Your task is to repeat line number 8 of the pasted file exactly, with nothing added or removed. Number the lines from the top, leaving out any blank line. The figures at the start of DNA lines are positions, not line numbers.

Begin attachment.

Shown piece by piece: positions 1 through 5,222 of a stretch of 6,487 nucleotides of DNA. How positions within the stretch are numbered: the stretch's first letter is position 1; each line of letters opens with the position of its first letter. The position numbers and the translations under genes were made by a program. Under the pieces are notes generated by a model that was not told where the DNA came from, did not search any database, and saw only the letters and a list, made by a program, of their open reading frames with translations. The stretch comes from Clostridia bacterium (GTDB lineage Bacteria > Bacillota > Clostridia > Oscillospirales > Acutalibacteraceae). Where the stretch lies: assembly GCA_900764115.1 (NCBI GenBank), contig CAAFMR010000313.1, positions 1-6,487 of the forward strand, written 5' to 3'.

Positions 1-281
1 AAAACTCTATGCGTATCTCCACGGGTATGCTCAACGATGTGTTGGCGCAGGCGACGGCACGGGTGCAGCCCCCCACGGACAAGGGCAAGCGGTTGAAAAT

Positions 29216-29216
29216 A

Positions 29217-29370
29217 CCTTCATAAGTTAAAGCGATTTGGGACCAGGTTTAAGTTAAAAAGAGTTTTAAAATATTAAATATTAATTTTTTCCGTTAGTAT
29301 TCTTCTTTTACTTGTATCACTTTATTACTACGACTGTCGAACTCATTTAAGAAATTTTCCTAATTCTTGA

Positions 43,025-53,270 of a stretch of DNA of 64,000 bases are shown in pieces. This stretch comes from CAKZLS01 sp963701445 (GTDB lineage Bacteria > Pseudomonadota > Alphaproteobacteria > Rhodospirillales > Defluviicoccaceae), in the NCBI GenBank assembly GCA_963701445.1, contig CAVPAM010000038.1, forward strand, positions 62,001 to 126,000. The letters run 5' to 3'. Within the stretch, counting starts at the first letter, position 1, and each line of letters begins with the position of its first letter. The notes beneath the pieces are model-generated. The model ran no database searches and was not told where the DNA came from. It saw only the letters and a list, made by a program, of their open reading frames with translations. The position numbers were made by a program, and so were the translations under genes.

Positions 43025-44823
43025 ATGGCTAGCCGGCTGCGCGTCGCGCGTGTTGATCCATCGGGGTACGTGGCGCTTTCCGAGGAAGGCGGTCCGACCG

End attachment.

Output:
29301 TCTTCTTTTACTTGTATCACTTTATTACTACGACTGTCGAACTCATTTAAGAAATTTTCCTAATTCTTGA